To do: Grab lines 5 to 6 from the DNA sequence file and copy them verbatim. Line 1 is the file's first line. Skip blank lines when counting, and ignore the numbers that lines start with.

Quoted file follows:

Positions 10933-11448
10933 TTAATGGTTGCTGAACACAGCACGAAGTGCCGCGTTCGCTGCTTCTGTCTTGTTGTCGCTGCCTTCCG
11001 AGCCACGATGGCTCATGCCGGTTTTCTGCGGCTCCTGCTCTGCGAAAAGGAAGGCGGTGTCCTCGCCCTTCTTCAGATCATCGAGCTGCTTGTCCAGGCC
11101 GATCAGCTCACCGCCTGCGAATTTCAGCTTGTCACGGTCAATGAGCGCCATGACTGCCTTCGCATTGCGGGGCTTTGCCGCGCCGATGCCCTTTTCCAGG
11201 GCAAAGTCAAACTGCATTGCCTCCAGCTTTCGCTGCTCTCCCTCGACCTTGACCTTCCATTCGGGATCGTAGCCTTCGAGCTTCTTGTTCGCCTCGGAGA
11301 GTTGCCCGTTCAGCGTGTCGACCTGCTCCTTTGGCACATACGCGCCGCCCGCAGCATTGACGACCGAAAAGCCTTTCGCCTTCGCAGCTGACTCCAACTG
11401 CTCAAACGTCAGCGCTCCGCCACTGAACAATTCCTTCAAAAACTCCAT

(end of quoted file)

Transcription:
11201 GCAAAGTCAAACTGCATTGCCTCCAGCTTTCGCTGCTCTCCCTCGACCTTGACCTTCCATTCGGGATCGTAGCCTTCGAGCTTCTTGTTCGCCTCGGAGA
11301 GTTGCCCGTTCAGCGTGTCGACCTGCTCCTTTGGCACATACGCGCCGCCCGCAGCATTGACGACCGAAAAGCCTTTCGCCTTCGCAGCTGACTCCAACTG